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THE MAROON LOYOLA UNIVERSITY, NEW ORLEANS, LA., NOVEMBER 29, 1933 Volume XII Number 9 HUNDREDS OF OLD GRADS MEET AT ROOSEVELT IN HOMECOMING CEREMONIES Banquet and Dancing In Venetian Room Are Features AZZO J. PLOUGH IS TOASTMASTER Activities Start With Banquet At 7:30 P. M. The annual Homecoming Day festivities begin tonight at 7:30 p. m., when several hundred former Maroon and Gold students gather at a reunion banquet in the Venetian room of the Roosevelt. Following the banquet, the "old grads" and their guests and wives will dance to the music of the University's orchestra under the direction of Dr. Hamil Cupero. A large delegation of out-of-town graduates who are members of alumni chapters in cities of Texas, Louisiana, Mississippi and Alabama will attend the banquet and activities surrounding the Loyola-Centenary football game, Thanksgiving Day. Azzo J. Plough, attorney, will be toastmaster at the banquet Wednes day night, according to Joseph F. Blasi, Jr., general chairman of the committee. The principal speakers will be: Dr. James T. Nix, Charles J. Rivet and Miss Isabel French, Stage Set For Holiday Activities Alumni and Students Await Anxiously Turkey- Day Tilt It is the eve of the big game. Students anxiously await the morrow with the thought that is not of turkey, dances, or holidays. New faces are beginning to appear on the campus and around school for tomorrow is Homecoming and the alumni are coming to town! They are also thinking of the morrow. It is the eve of the big game. Completing a season so far unmarred by defeat, the Centenary Gents again come to Loyola to face the Wolves for the first time since 1929. And it is a proud team, a well-known team, that Coach Norton will put on the field tomorrow. They have been the talk of Southern football this year, and have blasted the championship hopes of several universities. On the other hand, the Wolves have made a glorious come-back in the last several weeks from a heart-breaking Rice defeat, downing such teams as St. Louis, Xavier, and North Dakota. Tomorrow tells the tale! Early Season Prediction Of "Doc's" Friends Comes True The acquisition of a well-posted, enthusiastic, 29-year-old coach at the start of this season, ventured from lis the prediction that a "new era" in Loyola athletics was impending.Today Loyola University is basking in the sunshine of this "new era." The recognition and glory won by the seven victories of the Wolfpack, the spirit and pep of the players and t'ne machine-like unit that takes the field Turkey Day, all attest to this fact. A few people may be surprised at the phenomenal success the Pack has had this year, but to the friends, admirers and those who have worked under and with Robert H. "Doc" Erskine, it is merely a prediction come true. The right moral characteristics, zealousness, thoroughness, an unusual knowledge of the game, and the ability to impart this knowledge to his players, are the basic qualities which have marked the success ot "Doc" Erskine as an athletic coach. Football experts and his fellow coaches, however, re- gard his ability to build in young men, strong, honest, moral characteristics as his greatest asset. His zealous desire for knowledge has carried him to thiee college degrees. He has attended 18 different coaching schools throughout the country, having studied under such masters of gridiron strategy as Knute Rockne, "Pop" Warner, Fielding Yost, Bob Zuppke, Howard Jones, and other top-notch mentors. His scholastic and coaching pursuits, coupled with the knowledge acquired through J observation, enables him to teach his players with a thoroughness that is exemplified in this year's' Wolfpack. The rise of Bob Sarpy from a comparatively unknown to a star punter, passer and ball carrier, is proof of his ability to recognize and develop players. "Doo's" philosophy of athletics is based upon the soual theory that a player must like the position he occupies and enjoy himself while playing. He, therefore, has all his FRANK SULLIVAN—LoyoIa Center Completes First Year As Wolf Mentor On the eve of Loyola's greatest battle, when alumni, students, fans and friends are talking of tomorrow's game, one in three stop to consider what thoughts are occupying the mind of the man whose ingenuity, whose progressive spirit and great sportsmanship have been outstanding factors in preparing the setting for the event that "Loyolaminded" people have looked forward to for months. Tomorrow the great moment in the coaching career of Robert H. "Doc" Erskine arrives. Tomorrow terminates his first year of college coaching and should his charges gain a victory over a nationally recognized team, truly his efforts have been an overwhelming success. Tomorrow, is a chance for fame for the university he loves, for the school he calls his Alma Mater. Tomorrow "his" boys are going to match wits with a capable foe and are going out to fight for Loyola and for him. But back of all of these things is the thought. How much do his efforts and the team's efforts mean to Loyola men, to Coach R. H. "Doc" Erskine Loyola grads, to Loyola fans.' We reprint from the Maroon of March 17 an article addressed "To Doc". " "Doc" Erskine, Loyola welcomes you. Everyone from the president of the University to the lowliest freshman is elated over your appointment as head coach of our athletic teams. They are elated not only because of your magnificent record at Jesuits High School, not only because of your proven ability to produce champions, but also because they know that you stand for that which is even greater than victories—sportsmanship. Practically every student at Loyola has seen one of your teams in action. They have seen their display of clean sportsmanship, their indomitable spirit against the greatest of odds, their ability to fight to the last minute; and they know that you will bring to Loyola teams that same spirit and sportsmanship. Loyola knows that you consider football not as a "racket" or a job, but as a game that you love. They know that just as a real artist must love his work, a real coach must love the game. Your determination to study the game when physically incapacitated from playing proves that you have a true love of the game. Your coaching of sandlot teams is conclusive of the fact. So we say, "Welcome Doc." The Maroon as the voice of the Students of Loyola, addresses you in the familiar appellation because we know that you are interested in cultivating the friendship of the youths with whom you like to associate. We not only welcome you, but we promise you our unqualified support and send you our best wishes for success in your new position." The Maroon, speaking for PROGRAM OF HOMECOMING EVENTS Wednesday, Nov. 29 7:00 p. m.—Alumni Banquet in Venetian Room, Roosevelt Hotel. 11:00 p. m.—Dance following Banquet. Thursday, Nov. 30 10:00 a. m.—Open House at to 2:00 p.m. Alumni Home 1722 Calhoun St. 2:30 p. m.—Alumni gather in special section at Stadium. 3:00 p. m.—Kick-off. 4:00 p. m.—Take part in Alma Mater Ceremonies at Half of game. 6:00 p. m.—Open House at to 8:00 p.m. Alumni Home. GENTS TO CLIMAX WOLVES' SEASON DETERMINED WOLF-PACK TO MEET STRONG ELEVEN IN TOMMORROW'S GAME Erskine To Put Full Strength On Field For Crucial Grid Battle LOUISIANA RIVALS MEET FOR FIFTH TIME Kick-Off Delayed Till 3 P. M To Allow For Late Holiday Crowd The Loyola University Wolves and the Centenary College Gentlemen will meet tomorrow in Loyola stadium in their fifth contest since 1922 with national honors at stake. The powerful Loyola eleven, coached by Robert H. Erskine, defeated in only one game and victorious over eight representative teams, including powerful Eastern and midwestern elevens, and the Centenary aggregation undefeated to date, will be endeavoring to finish their seasons in a burst of glory. Possessing a powerful defense that 'nas allowed opponents but one score all season and boasting rf an All-Anierican end, the Gentlemen have sounded their intentions of trouncing the Wolves and place their offensive hopes in their brilliant quarterback, Manning Smith and their speedy Students Addressed At Song Rehearsal Father Greeley Interprets Meaning of Loyalty Congratulating the students on their response in learning the new "Alma Mater," Father James A. Greeley, S. J., spoke at a convocation of tlie student body Monday morning in the Holy Name Auditorium."Loyalty is the idea stressed throughout the 'Alma Mater'," JFather ©reertey said, and proceeded to define the term. "Loyalty," he asserted, "means stick-to-itiveness.'" He said the other essentials of loyalty are unity and sacrifice, examples of which he gave by referring to the student body and the football players. After a few cheers led by Bill McHardy, Charley Bailey, president of the Student Council, gave a pep talk. The new "Alma Mater" was rehearsed twice with an accompaniment by the band, and the assembly was adjourned. Two Teams Play Centenary Tomorrow—One In Stands Two teams will be playing against Centenary when t'ne Wolves take the field tomorrow. But one team will be in the stands. Word received from Joe Blasi, chairman of the Alumni banquet committee, indicates that practically every member of the 1929 Wolfpack, the last Loyola team to play Centenary, will be in the stands tomorrow to see the 1933 edition of the Pack attempt to outfight, and outscore the team that has yet to go down in defeat this season. Of course, we can count on one member of that 1929 aggregation, for Joe Blasi was right there on the field when the Gents handed the Wolves a 6-0 defeat. Joe Tetlow, "Bum" Heier, John Oulliber, Ray Mock, Clem Sehrt, Bob Morris, and A 1 Fitzwilliams will certainly be there, for Tetlow and Heier are struggling toward success right here in New Orleans and have been heard to say that they "would not miss that Centenary game for whatever you have. Sehrt, Oulliber, and Blasi practice law In Orleans parish and you can MANNING SMlTH—Centenary Quarterback count on each of them to be on hand to "see Doc Erskine's team take back that six points and then some". Mock and Fitzwilliams are right here at Loyola, and what Loyolan would let a turkey dinner make him miss that slice of great football that the Gent game promises to be? Ray is studying law and Fitzwilliams is assistant coach for the Wolves. Other members of the 1929 squad have been heard from and it is evident that practically the whole squad will be present. Marvin Chachere, Bob Smith. Mickey Moore, Ike Favalora, Leon Tujague, "Brute" "Galle have been around the campus lately and will probably be at the banquet tonight.When the Loyola Wolves and the Gentlemen of Centenary meet tomorrow afternoon in the Loyola Stadium it will mark the fifth time that t'nese two Louisiana institutions have met on the football battle ground. Centenary holds an advantage In number of contests(Continued on page 5) (Continued on page 5) (Continued on Page 8) (Continued on Page 8) (Continued on Page 8) yttumnL— Have open house all Wednesday and Thursday at 1722 Calhoun St. Everybody—, Get Maroon Supplement at game. It has Alma Mater, Fight Song and Cheers.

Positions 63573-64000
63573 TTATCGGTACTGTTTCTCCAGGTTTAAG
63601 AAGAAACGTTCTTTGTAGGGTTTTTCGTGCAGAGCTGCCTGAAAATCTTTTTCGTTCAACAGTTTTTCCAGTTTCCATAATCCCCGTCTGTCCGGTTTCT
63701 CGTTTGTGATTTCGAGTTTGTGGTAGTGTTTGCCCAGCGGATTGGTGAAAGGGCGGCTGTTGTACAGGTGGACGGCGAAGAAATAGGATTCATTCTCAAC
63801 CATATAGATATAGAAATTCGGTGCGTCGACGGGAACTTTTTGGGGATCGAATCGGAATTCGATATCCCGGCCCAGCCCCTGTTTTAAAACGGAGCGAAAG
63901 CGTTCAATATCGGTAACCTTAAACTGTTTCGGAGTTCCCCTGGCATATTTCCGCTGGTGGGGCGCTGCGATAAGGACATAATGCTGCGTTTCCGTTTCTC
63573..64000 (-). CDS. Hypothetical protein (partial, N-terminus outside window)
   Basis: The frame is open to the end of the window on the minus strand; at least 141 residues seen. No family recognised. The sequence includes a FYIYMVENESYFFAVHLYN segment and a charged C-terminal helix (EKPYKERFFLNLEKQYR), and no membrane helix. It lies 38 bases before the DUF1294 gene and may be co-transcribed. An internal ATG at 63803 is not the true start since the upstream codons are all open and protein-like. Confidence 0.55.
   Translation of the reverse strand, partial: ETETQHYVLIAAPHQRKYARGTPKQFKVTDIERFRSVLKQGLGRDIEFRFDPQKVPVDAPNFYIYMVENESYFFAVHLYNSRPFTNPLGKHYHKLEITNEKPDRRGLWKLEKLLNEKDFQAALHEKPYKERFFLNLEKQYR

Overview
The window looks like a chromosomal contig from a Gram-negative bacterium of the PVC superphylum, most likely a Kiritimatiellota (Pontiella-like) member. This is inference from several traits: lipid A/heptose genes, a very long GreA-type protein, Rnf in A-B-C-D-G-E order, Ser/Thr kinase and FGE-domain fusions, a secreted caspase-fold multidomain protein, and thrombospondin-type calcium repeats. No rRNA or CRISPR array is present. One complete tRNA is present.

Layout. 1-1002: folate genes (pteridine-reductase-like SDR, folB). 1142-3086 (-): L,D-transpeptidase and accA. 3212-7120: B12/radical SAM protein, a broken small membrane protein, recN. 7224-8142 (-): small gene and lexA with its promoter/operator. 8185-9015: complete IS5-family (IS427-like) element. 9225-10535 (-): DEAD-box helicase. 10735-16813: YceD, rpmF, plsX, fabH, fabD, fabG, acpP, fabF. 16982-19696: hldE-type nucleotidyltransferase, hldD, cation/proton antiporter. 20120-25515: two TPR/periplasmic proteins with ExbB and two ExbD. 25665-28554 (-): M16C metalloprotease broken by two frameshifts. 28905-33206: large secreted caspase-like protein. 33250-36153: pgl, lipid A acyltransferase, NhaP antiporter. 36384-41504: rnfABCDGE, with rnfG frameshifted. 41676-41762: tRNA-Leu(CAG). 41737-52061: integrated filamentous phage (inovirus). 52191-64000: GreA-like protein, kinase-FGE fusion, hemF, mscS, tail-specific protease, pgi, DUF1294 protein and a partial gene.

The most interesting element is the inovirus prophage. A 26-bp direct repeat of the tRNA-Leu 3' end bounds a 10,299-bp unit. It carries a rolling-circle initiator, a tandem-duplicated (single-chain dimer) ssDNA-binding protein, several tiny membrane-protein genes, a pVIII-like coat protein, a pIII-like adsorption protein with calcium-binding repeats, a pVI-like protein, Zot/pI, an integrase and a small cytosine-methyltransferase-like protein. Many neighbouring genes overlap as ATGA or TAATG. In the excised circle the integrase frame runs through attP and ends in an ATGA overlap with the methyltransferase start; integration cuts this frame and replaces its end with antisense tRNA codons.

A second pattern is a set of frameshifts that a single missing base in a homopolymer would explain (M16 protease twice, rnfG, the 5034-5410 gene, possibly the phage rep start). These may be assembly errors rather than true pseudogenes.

|Masthead||The Maroon Vol. 12 No. 9|
|Publisher||Loyola University (New Orleans, La.)|
|Coverage||United States; Louisiana; New Orleans;|
|Source||Loyola University New Orleans Special Collections & Archives (http://library.loyno.edu/research/speccoll/) New Orleans, LA|
|Subject||Loyola University (New Orleans, La.)|
|Rights||Digital rights are held by Loyola University New Orleans. Copyright is retained in accordance with U.S. copyright law.|
|Creator||Loyola University (New Orleans, La.)|
|Relation-Is Part Of||http://www.louisianadigitallibrary.org/cdm/search/collection/LOYOLA_UMN|